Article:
Neuromuscular electrical stimulation and shortwave diathermy in unrecovered Bell palsy: A randomized controlled study

Medicine (Baltimore). 2020 Feb;99(8):e19152. doi: 10.1097/MD.0000000000019152.


Background: Unrecovered Bell palsy is difficult to treat, because until now in literature there is not a gold standard. This study aimed to evaluate the effectiveness of neuromuscular electrical stimulation (NMES) and shortwave diathermy (SWD) therapy for chronic Bell palsy.

Methods: After 5 months of conventional therapy, this 2-arm randomized controlled trial enrolled and randomly allocated 20 patients to a treatment group with NMES+SWD and supervised exercises (n = 10) or a sham group with supervised exercise alone (n = 10). The administration of NMES or sham NMES, as intervention, was performed 30 min/session, 5 sessions/wk, for 4 weeks. The primary outcome was assessed by Sunnybrook scale. The secondary outcomes were evaluated by the Kinovea©, a movement analysis software. All primary and secondary outcomes were measured at baseline (T0), at the end of 4-week treatment (T1).

Results: At the end of 4-week treatment, the patients in the treatment group did not achieve better outcomes in resting symmetry, but we observed an increase of the perceived a significant improvement (P < .05) for symmetry of voluntary movements by the Sunnybrook subscale, with a score of 55.4 ± 9 compared to 46.4 ± 3.7 to control group and an increase in zygomatic muscle movement symmetry ratio (P < .05) by Kinovea©. No adverse events occurred in either group.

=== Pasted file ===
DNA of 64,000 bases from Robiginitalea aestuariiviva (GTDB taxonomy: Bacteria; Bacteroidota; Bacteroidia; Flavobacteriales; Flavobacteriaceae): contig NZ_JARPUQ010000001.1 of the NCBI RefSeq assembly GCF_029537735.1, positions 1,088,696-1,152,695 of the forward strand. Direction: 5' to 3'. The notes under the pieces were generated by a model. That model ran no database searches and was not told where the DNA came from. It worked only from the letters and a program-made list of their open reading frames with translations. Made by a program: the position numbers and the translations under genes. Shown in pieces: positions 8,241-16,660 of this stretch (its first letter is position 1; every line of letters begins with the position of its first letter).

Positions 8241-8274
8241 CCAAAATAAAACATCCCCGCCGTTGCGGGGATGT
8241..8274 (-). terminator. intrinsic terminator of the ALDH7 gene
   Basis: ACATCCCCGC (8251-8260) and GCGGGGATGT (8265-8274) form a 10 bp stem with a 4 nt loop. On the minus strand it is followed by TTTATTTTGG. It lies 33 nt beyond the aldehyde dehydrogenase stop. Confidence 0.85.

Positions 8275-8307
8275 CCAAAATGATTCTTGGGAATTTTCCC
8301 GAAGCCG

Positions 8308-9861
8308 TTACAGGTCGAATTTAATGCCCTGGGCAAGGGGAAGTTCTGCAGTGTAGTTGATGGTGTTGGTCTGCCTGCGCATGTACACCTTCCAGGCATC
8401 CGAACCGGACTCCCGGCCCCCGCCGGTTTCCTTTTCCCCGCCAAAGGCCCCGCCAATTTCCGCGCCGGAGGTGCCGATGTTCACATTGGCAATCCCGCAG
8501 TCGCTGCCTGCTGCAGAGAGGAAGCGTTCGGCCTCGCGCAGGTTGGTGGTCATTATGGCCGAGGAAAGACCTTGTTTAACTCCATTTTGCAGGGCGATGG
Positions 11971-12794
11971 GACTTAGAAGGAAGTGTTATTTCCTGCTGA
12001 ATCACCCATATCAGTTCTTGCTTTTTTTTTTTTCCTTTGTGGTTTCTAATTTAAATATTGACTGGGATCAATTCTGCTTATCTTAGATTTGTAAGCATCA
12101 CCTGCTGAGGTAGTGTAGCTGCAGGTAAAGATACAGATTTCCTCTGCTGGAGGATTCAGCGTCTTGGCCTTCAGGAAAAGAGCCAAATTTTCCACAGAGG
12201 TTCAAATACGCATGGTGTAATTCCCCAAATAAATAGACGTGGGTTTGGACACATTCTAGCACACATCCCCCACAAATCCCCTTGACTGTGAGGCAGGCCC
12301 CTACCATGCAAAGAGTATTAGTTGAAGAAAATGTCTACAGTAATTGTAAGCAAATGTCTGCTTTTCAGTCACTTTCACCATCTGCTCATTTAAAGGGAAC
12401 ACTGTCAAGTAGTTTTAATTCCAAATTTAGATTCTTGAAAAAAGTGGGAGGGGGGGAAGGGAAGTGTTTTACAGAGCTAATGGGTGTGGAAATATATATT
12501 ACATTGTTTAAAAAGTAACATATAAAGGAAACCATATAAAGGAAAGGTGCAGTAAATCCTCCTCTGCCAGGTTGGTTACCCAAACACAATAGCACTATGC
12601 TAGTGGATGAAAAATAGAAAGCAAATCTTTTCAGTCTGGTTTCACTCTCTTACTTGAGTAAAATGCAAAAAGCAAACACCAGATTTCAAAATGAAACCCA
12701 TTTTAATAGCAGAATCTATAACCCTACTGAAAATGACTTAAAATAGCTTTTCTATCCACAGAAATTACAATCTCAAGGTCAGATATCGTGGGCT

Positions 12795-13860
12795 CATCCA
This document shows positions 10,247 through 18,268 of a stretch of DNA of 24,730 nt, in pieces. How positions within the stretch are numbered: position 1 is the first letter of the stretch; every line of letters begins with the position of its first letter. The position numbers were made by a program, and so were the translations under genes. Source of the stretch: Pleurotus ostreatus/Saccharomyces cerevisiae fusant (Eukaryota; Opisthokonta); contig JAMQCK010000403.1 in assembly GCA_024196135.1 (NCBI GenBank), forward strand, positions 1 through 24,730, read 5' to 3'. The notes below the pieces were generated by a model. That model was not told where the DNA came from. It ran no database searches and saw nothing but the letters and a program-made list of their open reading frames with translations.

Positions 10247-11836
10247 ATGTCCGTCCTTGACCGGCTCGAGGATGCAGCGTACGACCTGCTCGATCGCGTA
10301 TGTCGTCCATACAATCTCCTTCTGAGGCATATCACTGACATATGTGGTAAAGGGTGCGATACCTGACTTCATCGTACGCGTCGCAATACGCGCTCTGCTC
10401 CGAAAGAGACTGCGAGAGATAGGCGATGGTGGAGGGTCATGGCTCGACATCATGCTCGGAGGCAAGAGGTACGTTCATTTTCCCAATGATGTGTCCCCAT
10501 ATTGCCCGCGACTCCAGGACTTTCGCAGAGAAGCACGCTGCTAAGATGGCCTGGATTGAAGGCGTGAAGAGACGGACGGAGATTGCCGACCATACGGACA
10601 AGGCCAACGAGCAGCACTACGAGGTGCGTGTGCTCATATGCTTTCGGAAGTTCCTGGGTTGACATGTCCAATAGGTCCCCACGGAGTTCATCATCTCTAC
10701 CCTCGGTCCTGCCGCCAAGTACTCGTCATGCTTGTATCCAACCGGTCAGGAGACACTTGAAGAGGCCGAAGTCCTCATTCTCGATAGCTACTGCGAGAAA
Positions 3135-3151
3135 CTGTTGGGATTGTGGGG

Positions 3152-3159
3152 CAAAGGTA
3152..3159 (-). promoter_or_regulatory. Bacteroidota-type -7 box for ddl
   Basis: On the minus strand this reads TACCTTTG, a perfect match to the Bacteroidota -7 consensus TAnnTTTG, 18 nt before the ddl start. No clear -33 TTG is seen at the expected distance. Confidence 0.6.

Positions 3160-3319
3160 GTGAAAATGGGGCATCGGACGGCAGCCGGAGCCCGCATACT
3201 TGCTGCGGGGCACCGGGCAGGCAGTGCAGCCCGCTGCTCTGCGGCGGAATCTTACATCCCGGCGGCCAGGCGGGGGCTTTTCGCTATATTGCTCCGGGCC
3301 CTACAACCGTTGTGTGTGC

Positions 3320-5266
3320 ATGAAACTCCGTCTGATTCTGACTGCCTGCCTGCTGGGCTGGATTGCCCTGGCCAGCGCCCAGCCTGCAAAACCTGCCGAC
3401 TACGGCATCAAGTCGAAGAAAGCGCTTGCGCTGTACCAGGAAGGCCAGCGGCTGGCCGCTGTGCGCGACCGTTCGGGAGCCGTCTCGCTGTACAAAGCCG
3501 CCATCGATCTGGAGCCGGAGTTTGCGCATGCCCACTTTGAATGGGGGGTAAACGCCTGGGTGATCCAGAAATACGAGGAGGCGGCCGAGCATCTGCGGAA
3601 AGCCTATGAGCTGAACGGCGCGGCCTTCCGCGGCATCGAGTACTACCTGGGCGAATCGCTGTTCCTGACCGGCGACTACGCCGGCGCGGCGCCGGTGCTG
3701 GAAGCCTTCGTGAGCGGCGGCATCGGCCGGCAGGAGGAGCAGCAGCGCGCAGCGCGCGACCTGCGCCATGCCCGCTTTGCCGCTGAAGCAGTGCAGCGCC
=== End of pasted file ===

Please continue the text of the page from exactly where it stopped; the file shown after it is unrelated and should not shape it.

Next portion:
Conclusion: The improvements in the symmetry of voluntary movements demonstrated that combining diathermy with neuromuscular electrostimulation is valid and reliable in the treatment of chronic Bell palsy.

Publication types

  • Randomized Controlled Trial

MeSH terms

  • Adult
  • Bell Palsy / therapy*
  • Chronic Disease
  • Combined Modality Therapy
  • Diathermy / methods*
  • Electric Stimulation Therapy / methods*
  • Exercise Therapy
  • Female
  • Humans
  • Male
  • Middle Aged
  • Severity of Illness Index
  • Single-Blind Method